Community youth, adults and senior citizens are actively involved in decision making regarding all necessary support needed and provided.
Strategies
1. AIAI provides weekly workshops and focus groups around current Native issues and needs.
2. AIAI surveys all participants regarding their educational gaps and support services required.
3. AIAI promotes service learning in all components to meet the needs of community elderly.
4. AIAI actively directs Native families to local health services to assure their needs are met.

AIAI Extraordinary Capabilities

1. AIAI is the only American Indian educational organization focusing on regular educational services to youth and families and has been doing this important work for the past 12 years.

2. The AIAI CEO has been serving the Chicago American Indian community for the past 50 years and is the only American Indian member with that length of service.

3. AIAI supports the Black Hawk Performance Music and Dance Company, which is the oldest American Indian dance company in Illinois and features many youth and elders.

4. AIAI is housed in a centralized space on the north side of Chicago where many American Indian families live.

5. AIAI is dedicated to utilizing as much funding as possible for direct service to its participants and utilizes a majority of volunteers over salaried staff.

6. AIAI was a founding member of the Chicago American Indian Community Collaborative, the organizing consortium of Chicago involving all organizations and programs and AIAI continues as part of that collaborative, heading the Education Committee in years past and currently co-chairing the Arts and Culture committee and Social Media Group.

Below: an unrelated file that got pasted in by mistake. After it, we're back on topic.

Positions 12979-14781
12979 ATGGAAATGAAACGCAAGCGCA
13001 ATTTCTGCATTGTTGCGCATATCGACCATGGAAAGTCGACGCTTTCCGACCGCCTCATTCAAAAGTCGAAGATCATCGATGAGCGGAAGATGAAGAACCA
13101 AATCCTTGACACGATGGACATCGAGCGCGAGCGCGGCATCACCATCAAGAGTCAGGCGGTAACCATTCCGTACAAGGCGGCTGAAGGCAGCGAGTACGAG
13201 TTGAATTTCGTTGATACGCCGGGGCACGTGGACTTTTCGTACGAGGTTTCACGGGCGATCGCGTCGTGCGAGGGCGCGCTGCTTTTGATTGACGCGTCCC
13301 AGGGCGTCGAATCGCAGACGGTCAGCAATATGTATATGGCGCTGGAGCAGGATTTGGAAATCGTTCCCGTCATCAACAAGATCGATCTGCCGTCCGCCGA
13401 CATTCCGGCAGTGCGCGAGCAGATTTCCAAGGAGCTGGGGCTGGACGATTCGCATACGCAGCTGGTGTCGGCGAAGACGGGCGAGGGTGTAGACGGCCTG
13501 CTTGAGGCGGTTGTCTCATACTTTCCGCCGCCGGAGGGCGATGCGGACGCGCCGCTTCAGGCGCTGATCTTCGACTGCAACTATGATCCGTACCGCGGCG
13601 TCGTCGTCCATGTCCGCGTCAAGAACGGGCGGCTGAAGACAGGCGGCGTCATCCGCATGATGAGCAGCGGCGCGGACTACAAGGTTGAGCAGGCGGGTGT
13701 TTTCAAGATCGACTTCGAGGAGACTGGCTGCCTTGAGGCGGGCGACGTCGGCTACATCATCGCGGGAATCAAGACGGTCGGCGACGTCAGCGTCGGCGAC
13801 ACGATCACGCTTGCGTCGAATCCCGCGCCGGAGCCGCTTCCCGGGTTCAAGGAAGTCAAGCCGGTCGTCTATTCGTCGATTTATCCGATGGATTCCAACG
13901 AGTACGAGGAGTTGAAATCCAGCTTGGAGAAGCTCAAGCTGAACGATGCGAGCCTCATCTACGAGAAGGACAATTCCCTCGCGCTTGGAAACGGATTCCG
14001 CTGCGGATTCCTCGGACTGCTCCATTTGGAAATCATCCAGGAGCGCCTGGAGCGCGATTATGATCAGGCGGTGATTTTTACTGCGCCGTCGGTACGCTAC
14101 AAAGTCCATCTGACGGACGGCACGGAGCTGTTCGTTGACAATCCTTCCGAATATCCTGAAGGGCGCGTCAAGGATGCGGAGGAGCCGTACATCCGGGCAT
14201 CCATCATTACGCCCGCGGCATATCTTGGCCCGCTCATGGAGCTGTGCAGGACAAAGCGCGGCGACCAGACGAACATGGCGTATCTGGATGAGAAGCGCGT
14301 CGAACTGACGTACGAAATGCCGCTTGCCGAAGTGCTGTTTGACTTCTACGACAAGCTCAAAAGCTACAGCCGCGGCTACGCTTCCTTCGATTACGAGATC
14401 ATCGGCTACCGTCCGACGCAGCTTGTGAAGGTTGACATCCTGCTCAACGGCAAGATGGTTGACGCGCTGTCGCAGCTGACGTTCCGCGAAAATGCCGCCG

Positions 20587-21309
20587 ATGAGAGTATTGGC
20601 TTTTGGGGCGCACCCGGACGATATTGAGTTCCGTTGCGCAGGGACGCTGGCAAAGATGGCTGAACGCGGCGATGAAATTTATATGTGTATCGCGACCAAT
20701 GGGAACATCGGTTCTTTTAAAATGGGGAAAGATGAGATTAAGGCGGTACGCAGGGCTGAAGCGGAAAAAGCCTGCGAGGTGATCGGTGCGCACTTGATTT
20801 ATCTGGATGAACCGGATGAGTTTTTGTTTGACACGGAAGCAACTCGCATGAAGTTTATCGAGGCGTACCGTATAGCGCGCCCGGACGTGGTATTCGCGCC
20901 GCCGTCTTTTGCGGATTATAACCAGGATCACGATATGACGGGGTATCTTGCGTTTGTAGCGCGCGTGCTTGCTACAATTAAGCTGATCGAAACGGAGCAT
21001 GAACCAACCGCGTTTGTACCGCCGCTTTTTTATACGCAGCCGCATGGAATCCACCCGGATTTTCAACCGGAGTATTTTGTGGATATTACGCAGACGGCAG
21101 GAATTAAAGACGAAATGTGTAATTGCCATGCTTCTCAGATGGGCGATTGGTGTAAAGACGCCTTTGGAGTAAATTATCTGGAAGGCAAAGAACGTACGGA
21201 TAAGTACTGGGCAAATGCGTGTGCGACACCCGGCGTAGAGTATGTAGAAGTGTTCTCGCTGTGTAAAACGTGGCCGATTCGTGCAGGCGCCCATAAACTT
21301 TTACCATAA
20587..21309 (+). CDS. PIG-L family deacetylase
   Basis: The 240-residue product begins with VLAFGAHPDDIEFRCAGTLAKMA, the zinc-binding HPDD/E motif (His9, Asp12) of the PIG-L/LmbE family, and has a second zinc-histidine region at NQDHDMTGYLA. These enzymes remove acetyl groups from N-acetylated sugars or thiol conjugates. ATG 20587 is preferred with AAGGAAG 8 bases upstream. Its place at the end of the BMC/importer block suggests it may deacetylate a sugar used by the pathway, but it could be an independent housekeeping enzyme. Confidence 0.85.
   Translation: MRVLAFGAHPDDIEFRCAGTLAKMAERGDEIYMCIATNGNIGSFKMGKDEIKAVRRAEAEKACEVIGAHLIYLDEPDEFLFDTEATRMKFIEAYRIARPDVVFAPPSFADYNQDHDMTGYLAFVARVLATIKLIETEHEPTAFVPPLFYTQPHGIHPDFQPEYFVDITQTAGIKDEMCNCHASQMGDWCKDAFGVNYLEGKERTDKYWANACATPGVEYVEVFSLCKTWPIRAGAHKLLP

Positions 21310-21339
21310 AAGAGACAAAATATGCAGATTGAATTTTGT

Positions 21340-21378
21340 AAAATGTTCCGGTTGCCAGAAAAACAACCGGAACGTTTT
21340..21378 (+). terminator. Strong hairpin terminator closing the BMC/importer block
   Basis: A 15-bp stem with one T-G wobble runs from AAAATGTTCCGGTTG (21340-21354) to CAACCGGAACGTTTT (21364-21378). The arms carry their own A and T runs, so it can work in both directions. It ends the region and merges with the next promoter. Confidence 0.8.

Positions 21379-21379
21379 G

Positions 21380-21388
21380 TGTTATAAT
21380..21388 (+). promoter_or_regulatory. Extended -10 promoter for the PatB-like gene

MAJOR ACCOMPLISHMENTS OF THE AMERICAN INDIAN ASSOCIATION OF ILLINOIS

1. AIAI is the leader in creating educational leadership opportunities for Native students in Illinois. AIAI assisted over 140 American Indian college students, in the past 10 years, with over 40 students obtaining bachelors degrees through direct coursework, scholarships, tutoring, mentoring, leadership skills and assisted another 100 college students were assisted with financial aid, scholarships, college applications, internships and references, as well.

2. AIAI has championed the teaching of American Indian history and culture in public and private schools, libraries, museums, colleges and universities, throughout Chicago and Illinois, through speaking tours and Black Hawk Performance Music and Dance performances to over 1,000 people each year.

3. AIAI has been the only tutoring program in Illinois for American Indian youth, for the past 10 years, tutoring Chicago Public School children on a regular basis, to ensure they do well in school, graduate and succeed.

4. Elderly American Indians have been an important population for AIAI, as very few social services exist for this low income group. AIAI helped over 40 senior citizens with transportation, food, PPE, and vaccine referrals during COVID and continues to assist these elders. Elders are the knowledge keepers in American Indian tribal cultures.

5. AIAI has been the leading voice for American Indian people living in urban areas, promoting the understanding that the majority of Native people now live in those areas, many times without any federal or tribal support. AIAI speaks to hundreds of groups every year regarding this important issue. AIAI also advocates on social media to bring services to Native people in the Chicago area and the state.